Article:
Trebah Today

Asked what is his favourite part of the garden the Major (as he prefers to be called) points out the double doors of his dining room to the view over the English Channel. He exclaims, “That is it, right there.”

Do you have any regrets since moving here over 30 years ago? “None”

Did you get any help or advice from others as you refurbished the garden? “Yes. Lots and most of it was rubbish. But 10% was extraordinary and I am grateful to those who gave it.”

What distinguishes Trebah from the many gardens of England? This is a country, after all, known for its 500 year horticultural pedigree.
“#1. This is a garden for children.
#2. It is a garden for children with dogs.
#3. It is a real Cornish garden. The hand of man is invisible.”

What do you mean by #3? “A great garden – one with ‘heart’ – takes its cues from nature itself. The memorable view from the house at the top of the 220 ft slope is made possible by removing scrub trees that were in the way. New trees and shrubs are planted yearly to rejuvenate the garden and take advantage of the cycle of life and death of the plants that live there.”

He reflects on the Trebah Garden Trust that he created 20 years ago so that the garden would continue to be managed and protected for future generations. “A garden like this deserves the security of a 200 year tenure. 42 years of neglect almost ruined the place.”

What is next? He says that he needs to live for 4 more years. “I have too much work to do.” Right now he manages 3 websites including one for the Dutch Arnhem Fellowship (www.arnhem1944fellowship.org) for descendants of those who fought at the Battle of Arnhem in the Netherlands during the 2nd World War. He was there with the British Expeditionary Force as were many Canadians. “The Canadians fought fiercely, you know. They absolutely deserve credit for the liberation of Arnhem. You should be proud of them.”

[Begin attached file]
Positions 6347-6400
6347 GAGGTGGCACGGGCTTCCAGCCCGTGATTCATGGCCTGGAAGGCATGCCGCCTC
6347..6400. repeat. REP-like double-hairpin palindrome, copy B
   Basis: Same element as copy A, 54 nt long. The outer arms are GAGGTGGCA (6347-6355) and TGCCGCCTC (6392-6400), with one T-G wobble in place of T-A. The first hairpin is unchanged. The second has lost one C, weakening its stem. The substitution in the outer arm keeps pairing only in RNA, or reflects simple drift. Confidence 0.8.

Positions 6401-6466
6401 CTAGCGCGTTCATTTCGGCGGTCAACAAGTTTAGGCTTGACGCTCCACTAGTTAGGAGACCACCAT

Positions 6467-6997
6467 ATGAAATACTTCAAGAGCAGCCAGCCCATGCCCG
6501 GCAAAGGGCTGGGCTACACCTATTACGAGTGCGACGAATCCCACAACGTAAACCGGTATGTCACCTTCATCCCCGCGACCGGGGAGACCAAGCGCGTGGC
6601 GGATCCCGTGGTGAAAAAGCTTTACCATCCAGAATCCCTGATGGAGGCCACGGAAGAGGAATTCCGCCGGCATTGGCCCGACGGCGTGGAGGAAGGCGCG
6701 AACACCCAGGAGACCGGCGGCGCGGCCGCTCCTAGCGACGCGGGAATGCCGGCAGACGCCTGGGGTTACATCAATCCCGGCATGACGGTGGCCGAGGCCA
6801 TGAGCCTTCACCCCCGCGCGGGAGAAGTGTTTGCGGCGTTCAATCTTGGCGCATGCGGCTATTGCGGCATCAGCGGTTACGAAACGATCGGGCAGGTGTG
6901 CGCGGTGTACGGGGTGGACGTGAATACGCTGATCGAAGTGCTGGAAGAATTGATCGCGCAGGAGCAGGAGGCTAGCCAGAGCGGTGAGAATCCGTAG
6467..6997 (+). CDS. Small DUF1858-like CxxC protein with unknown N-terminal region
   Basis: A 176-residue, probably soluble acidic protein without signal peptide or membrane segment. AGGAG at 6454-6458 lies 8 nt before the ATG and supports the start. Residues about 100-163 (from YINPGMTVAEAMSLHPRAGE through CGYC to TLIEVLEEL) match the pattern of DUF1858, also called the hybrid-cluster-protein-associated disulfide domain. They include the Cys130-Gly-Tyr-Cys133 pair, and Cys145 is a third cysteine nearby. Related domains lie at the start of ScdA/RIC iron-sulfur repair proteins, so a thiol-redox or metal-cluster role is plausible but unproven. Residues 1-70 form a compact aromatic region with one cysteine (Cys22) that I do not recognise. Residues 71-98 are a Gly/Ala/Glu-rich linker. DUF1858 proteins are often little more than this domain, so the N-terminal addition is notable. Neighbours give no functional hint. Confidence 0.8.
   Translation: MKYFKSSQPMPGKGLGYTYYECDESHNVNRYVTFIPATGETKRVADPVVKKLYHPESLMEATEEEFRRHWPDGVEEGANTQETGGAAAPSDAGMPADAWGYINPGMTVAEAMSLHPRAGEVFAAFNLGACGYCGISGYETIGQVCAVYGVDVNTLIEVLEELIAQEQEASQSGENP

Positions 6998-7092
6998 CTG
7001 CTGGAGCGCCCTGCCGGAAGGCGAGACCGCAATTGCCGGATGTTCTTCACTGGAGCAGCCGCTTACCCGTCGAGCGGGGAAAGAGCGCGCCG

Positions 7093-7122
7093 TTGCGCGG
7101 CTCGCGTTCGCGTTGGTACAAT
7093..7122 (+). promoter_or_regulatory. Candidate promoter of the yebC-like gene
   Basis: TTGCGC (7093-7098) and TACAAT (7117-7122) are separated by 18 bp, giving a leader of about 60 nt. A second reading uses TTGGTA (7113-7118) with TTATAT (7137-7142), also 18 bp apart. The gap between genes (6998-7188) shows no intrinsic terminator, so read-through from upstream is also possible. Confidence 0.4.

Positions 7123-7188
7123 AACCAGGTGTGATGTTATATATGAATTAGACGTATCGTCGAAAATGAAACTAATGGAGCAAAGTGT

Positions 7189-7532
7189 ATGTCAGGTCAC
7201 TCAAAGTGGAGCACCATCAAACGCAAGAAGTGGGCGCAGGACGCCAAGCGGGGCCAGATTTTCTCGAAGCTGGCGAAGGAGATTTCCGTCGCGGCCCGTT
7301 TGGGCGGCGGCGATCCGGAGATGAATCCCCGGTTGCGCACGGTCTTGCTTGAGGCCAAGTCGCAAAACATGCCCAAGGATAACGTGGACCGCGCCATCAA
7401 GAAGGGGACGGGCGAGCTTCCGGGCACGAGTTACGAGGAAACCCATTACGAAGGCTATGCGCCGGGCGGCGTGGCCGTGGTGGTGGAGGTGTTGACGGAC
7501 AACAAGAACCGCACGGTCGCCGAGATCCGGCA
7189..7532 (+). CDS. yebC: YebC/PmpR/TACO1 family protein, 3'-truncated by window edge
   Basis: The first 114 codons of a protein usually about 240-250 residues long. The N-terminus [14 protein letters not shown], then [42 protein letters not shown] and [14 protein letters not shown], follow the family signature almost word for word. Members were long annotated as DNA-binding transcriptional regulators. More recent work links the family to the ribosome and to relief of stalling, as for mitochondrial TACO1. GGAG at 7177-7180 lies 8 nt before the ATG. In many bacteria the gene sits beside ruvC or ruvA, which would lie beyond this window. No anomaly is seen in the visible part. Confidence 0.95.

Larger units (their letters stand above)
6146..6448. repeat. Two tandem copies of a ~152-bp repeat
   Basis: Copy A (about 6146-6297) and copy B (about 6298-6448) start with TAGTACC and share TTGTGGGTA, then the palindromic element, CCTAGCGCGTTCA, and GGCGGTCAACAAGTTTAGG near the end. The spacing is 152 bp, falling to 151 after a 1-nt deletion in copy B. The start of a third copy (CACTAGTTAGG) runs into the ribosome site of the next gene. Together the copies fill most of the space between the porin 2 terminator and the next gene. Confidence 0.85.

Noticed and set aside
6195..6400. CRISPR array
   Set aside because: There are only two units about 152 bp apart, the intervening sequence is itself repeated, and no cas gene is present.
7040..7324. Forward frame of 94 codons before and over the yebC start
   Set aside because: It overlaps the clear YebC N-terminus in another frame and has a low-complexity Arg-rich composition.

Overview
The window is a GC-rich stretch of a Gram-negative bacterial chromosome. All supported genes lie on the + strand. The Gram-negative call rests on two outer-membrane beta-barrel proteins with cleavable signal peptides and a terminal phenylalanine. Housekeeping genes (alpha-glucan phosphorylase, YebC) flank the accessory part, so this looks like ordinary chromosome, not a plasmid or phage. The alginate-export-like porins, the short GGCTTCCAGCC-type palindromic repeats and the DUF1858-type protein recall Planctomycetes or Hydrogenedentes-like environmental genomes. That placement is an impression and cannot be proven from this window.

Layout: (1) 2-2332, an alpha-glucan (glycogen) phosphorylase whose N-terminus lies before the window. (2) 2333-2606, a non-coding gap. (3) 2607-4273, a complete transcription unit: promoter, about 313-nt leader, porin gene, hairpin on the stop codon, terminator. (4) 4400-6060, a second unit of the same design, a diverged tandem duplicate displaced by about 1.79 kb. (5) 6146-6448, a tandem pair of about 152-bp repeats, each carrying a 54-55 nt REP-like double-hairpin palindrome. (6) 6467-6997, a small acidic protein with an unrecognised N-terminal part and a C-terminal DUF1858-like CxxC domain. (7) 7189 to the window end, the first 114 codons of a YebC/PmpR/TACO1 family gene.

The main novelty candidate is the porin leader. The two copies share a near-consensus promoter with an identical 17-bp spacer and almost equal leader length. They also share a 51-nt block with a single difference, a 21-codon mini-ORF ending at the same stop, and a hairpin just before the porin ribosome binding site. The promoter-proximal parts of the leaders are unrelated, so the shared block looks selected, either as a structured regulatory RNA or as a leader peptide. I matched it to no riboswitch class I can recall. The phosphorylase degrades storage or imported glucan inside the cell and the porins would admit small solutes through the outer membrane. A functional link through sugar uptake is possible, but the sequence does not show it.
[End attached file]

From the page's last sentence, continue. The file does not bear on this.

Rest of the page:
Clearly Major Hibbert is a man with strong convictions and an ethic that has helped him in many ways and gotten him into trouble. He was arrested on the final day of the war for not following orders. His defence, “I was following Eisenhower’s orders and not those of my British superiors.” 65 years later he was given the ‘Key to Kiel’ Germany for holding the Russians back from that city at the conclusion of the war.

How do you feel about your 2nd career as a gardener? “If it were not for this garden I would have died of gin and boredom years ago. The thing that I really love about it is that I come from a line of artists. I could see the bones of the garden and I could visualize what it could be after 6 generations of gardeners had lived here. This has also been a wonderful opportunity for my late wife and I to make new friends.”

I turn to my daughter who has been taking notes for me. “I really enjoy touring gardens with Heather. As a landscape architect she sees things differently than I do.”
The Major smiles and asks her, “And does he listen?”

Listening has been easy for the past 3 hours, including a welcome lunch of home made beef stew. Both our tummies and our brains are full and nourished in ways that neither of us had anticipated.

Visit Trebah Gardens at www.trebahgarden.co.uk.